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Come Follow Me

The mention of Mardi Gras in a way heralds the start of Lent, a somber period of prayer, fasting, and almsgiving, enveloped in purple. Joel’s call (2:12) to return to the Lord, tempts us to view Lent as a rather dark time, when we try to repent and practice self-denial.

Yet, Lent, if properly embraced, offers us a taste of God’s mercy and goodness. Jesus is inviting us to change our hearts, in order to be filled with divine life.

Recently, I listened to someone share a painful experience of being locked out, after doing the music ministry in the church for many, many years, due to ongoing politics. She suddenly lost the ability to sing, because she believed the lie that she was not good. It crippled her to the point that she stayed in the safety of her boat for years, until she once again heard Jesus’s call, “Come, follow me.”

Reflecting on Jesus’ invitation to the fishermen Simon, Andrew, James and John in (Mark 1:14-20) to follow him, and their immediate response to do so, revealed something profound to her. They had no clue of what lay ahead of them. If they did, they may not have abandoned their trade to follow an itinerant preacher.

Discipleship is undoubtedly costly. With this epiphany, she who previously did not want to rock the boat, now stepped out bravely. The chains that bound her were broken, and her singing voice returned reflecting the glory of God!

This Lent I am being invited by Jesus to “Put out into deep water and lower your nets for a catch.” (Luke 5:4). I am no Peter, yet in humble obedience, I pray for the grace to do what God is calling me to do. Here is an opportunity to encounter Jesus in a deeper way by repenting, and willingly surrendering my life to him.

So, I repeatedly say the Jesus prayer, “Lord Jesus Christ, Son of the Living God, have mercy on me a sinner,” like Peter, who when he saw the large catch of fish “fell at the knees of Jesus and said, ‘Depart from me, Lord, for I am a sinful man.”  (Luke 5:8)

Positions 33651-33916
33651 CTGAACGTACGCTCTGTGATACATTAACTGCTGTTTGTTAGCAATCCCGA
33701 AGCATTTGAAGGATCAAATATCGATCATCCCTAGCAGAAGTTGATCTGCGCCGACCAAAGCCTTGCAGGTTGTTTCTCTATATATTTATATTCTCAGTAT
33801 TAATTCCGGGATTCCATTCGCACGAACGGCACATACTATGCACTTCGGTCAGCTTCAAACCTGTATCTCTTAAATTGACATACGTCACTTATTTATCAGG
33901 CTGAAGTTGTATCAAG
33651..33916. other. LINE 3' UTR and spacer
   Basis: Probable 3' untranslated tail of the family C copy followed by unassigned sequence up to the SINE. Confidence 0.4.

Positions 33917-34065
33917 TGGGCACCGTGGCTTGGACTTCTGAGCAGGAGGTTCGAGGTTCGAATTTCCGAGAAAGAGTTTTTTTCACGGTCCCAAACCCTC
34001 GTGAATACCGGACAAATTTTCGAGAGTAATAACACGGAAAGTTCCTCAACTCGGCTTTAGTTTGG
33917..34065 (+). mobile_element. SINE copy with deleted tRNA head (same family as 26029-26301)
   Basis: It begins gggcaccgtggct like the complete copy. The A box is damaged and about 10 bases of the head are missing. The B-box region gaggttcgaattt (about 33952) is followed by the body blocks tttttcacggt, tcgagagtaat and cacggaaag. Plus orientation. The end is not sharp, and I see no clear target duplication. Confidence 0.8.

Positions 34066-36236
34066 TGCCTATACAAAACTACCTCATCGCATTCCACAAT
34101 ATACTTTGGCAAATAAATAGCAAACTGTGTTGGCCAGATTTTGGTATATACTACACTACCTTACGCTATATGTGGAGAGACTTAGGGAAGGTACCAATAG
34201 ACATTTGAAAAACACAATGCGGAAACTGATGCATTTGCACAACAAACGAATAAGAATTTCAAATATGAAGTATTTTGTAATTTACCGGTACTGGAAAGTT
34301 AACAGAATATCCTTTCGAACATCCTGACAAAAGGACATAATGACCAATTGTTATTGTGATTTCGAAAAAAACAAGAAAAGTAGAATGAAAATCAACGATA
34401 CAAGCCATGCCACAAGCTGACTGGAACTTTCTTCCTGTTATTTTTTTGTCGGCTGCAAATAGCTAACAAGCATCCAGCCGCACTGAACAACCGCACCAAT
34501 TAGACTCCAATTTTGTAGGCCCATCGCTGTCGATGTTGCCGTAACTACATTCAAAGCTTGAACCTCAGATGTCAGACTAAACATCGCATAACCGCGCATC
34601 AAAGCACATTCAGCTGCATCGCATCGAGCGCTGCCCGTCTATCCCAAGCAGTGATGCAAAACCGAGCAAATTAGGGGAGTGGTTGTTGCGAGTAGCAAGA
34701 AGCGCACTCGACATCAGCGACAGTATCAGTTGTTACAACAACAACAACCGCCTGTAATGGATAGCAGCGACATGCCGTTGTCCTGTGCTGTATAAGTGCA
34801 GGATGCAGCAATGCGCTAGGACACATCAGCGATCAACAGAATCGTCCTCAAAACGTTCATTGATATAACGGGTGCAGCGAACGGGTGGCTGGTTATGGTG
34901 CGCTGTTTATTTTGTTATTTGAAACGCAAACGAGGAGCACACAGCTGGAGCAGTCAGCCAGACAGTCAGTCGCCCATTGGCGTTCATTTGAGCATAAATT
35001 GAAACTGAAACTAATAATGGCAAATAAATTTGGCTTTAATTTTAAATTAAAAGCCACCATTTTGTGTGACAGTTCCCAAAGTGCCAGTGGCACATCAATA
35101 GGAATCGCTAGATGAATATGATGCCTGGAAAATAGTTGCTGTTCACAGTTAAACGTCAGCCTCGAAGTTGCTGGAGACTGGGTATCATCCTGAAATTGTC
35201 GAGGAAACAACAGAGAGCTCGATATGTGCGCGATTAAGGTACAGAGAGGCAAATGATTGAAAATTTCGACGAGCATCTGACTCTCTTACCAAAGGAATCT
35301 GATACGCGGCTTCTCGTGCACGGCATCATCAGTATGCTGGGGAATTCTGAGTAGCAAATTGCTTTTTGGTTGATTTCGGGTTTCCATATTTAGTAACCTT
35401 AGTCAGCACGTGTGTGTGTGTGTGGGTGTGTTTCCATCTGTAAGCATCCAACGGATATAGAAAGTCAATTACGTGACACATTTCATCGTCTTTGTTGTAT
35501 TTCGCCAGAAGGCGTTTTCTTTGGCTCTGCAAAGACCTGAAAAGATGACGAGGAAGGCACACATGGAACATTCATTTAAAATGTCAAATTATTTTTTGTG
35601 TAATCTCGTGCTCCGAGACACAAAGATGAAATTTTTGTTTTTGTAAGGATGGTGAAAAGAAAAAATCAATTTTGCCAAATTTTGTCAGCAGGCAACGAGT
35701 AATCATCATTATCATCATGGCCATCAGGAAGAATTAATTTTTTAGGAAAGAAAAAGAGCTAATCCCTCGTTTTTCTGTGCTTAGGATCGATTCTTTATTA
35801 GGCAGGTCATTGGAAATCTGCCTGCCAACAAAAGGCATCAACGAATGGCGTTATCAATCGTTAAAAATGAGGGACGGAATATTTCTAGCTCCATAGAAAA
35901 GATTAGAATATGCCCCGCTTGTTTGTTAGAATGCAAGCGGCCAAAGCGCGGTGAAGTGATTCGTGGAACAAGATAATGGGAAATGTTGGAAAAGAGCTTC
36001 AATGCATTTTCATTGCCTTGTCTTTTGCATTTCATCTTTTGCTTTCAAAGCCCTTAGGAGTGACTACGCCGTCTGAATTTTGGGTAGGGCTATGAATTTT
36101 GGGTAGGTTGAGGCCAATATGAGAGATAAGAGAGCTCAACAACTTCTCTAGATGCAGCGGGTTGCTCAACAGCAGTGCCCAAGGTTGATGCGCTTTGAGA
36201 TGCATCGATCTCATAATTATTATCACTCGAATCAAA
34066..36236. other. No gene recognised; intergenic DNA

This reminds me, that when Pope Francis was asked, “Who is Jorge Mario Bergoglio?” he humbly replied, “The best summary, the one that comes more from the inside and I feel most true is: I am a sinner whom the Lord has looked upon.”

I realize that when Jesus calls, he has a mission for me. He does want me to be his ambassador. As St. Teresa of Avila wrote, “Christ has no body now but yours. No hands, no feet on earth but yours.”

At the start of Lent, I invite Jesus into my boat, so that I can receive the grace to move out of my comfortable position, and reach out to those who are lost, hurting, alone, and mourning the loss of a loved one. I remind myself that I just have to have an open, trusting heart.

The little sacrifices I make may draw someone closer to God. Joyce Rupp says, “Lent is a time to clear away the cultural debris that disorients me on the Christian walk. The Lenten acts of deprivation I choose are of little value unless they help my mind and heart to be more attentive and focused on one thing only: to walk the gospel message – to love as Jesus loved. All else is secondary.”

I take the hand of Peter as my traveling companion on this Lenten journey. He literally and figuratively walked the road that Jesus did. That was because he got out of his boat, left his nets, and set out on a journey that would take him from Galilee all the way to Rome.

He will help me how to respond when I stumble and fall along the way, by showing me how to pick myself up, and stay close to Jesus, by trusting his call, “Come, Follow Me.”